In a telephone call, the Refugee Relief and Repatriation Commissioner told Reuters that the two infected cases, an ethnic refugee and a local resident outside the camps, have been taken to an isolation center.
Aid workers have expressed concerns over an impending humanitarian catastrophe should there be a substantial spread of the novel virus in the overcrowded refugee camps outside Cox’s Bazar in Bangladesh.
In a statement, Dr Shamim Jahan, Save the Children’s health director in Bangladesh, noted the severe shortage of ventilators in the country and lack of intensive care beds in the densely populated Rohingya refugee camps. He further added that thousands of people may die from the pulmonary disease and that “the pandemic could set Bangladesh back by decades.”
“People are living 40,000 to 70,000 people per square kilometer. That’s at least 1.6 times the population density on board the Diamond Princess cruise ship, where the disease spread four times as fast than in Wuhan at the peak of the outbreak,” according to Manish Agrawal, Bangladesh Country Director at the International Rescue Committee.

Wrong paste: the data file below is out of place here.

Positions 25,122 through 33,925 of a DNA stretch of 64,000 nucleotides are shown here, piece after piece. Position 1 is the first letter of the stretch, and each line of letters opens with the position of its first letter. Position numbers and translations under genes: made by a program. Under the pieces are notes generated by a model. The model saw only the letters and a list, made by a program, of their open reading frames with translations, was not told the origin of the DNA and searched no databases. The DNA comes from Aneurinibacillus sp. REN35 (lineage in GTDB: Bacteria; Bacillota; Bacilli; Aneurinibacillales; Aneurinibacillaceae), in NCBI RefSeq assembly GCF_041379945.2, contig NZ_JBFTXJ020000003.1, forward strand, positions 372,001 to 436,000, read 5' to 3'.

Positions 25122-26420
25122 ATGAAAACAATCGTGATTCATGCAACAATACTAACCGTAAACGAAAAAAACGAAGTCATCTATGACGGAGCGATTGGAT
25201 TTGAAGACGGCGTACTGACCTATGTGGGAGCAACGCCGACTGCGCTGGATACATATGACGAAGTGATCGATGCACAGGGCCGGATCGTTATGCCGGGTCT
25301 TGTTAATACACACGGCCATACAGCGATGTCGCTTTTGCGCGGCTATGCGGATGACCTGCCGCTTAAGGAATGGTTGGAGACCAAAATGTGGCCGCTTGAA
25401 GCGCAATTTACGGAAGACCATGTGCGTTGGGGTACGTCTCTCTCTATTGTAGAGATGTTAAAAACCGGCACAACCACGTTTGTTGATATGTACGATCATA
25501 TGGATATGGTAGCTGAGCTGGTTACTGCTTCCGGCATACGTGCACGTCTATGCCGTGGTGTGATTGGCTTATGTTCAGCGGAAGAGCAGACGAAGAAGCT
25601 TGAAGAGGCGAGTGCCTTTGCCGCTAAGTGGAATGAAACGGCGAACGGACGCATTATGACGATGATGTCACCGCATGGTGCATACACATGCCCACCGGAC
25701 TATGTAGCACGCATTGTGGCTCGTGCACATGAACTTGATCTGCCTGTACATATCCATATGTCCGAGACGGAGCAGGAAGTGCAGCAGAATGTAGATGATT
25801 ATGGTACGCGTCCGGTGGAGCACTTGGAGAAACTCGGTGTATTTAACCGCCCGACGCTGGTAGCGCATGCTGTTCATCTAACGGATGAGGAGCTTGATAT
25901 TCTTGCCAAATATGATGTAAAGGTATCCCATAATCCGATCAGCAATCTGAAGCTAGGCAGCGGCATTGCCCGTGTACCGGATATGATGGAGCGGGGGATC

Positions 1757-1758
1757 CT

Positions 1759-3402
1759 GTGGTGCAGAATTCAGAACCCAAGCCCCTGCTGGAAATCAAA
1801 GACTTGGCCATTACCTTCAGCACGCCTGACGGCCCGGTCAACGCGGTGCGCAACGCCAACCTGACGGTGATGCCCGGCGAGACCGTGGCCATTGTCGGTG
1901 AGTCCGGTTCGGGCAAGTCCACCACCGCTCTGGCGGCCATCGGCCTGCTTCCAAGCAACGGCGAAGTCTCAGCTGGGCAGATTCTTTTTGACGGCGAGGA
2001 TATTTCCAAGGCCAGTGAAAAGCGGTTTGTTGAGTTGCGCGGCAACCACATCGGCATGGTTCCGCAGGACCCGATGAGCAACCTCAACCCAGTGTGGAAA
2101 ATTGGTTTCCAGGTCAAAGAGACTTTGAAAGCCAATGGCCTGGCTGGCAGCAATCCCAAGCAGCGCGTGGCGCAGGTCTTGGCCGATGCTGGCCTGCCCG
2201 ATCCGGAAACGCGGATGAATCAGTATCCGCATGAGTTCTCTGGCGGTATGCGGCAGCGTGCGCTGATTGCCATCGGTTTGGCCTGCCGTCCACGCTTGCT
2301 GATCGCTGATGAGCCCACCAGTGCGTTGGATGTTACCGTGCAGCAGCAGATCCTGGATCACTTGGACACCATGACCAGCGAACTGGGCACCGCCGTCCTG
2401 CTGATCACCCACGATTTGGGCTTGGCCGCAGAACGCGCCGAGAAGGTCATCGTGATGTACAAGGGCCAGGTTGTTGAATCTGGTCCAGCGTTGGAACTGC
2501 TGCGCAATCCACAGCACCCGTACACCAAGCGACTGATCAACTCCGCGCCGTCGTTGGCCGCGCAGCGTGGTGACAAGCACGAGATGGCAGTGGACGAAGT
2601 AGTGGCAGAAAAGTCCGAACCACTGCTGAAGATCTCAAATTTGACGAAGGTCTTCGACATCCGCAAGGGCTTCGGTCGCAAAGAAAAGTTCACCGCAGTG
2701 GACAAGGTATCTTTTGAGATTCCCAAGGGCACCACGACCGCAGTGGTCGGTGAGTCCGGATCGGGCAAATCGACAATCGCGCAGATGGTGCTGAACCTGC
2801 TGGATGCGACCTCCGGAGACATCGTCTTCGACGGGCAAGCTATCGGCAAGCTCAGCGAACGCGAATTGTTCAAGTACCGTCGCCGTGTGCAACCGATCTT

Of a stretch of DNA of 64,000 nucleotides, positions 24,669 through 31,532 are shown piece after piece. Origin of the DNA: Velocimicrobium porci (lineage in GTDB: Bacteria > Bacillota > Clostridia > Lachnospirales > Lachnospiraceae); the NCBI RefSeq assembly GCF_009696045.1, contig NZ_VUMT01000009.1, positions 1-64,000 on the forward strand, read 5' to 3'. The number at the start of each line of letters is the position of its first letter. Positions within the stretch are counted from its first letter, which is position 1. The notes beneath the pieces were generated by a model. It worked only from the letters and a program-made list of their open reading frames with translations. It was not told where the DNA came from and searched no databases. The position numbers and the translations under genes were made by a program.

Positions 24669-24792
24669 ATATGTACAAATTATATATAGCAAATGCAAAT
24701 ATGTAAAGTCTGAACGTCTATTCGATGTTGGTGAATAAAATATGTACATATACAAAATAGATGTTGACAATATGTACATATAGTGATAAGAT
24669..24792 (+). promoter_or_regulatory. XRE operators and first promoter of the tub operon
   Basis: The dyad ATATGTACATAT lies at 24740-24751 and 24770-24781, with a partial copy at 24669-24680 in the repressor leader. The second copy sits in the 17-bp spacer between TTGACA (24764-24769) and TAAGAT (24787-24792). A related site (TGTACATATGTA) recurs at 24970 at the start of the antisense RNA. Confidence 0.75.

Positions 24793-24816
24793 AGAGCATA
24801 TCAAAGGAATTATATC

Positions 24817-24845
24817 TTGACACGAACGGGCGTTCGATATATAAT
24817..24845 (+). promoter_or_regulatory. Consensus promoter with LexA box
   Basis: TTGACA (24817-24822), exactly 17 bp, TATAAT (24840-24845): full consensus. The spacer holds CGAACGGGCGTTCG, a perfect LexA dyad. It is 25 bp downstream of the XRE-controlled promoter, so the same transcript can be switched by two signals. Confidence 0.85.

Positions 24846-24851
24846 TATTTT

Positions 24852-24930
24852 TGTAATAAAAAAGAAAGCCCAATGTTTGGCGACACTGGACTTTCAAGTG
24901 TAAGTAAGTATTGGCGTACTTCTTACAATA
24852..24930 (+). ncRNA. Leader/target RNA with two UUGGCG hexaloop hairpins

Agrawal stressed efforts to increase healthcare access, improve sanitation, isolate suspected cases and decongest the camp as measures to alleviate the situation.
Without such measures “the disease will devastate the refugee and local population here, where there is a much lower standard of living and a higher rate of existing illness that make refugees more susceptible to the virus,” he said.
Hundreds of thousands of Rohingya Muslims fled Myanmar in 2017 following a state-sponsored violent crackdown in the northwestern state of Rakhine. Most fled to Bangladesh while others escaped to India, Thailand, Malaysia, and other parts of South and Southeast Asia.
Myanmar is facing charges of genocide at the International Court of Justice in the Hague over the violence.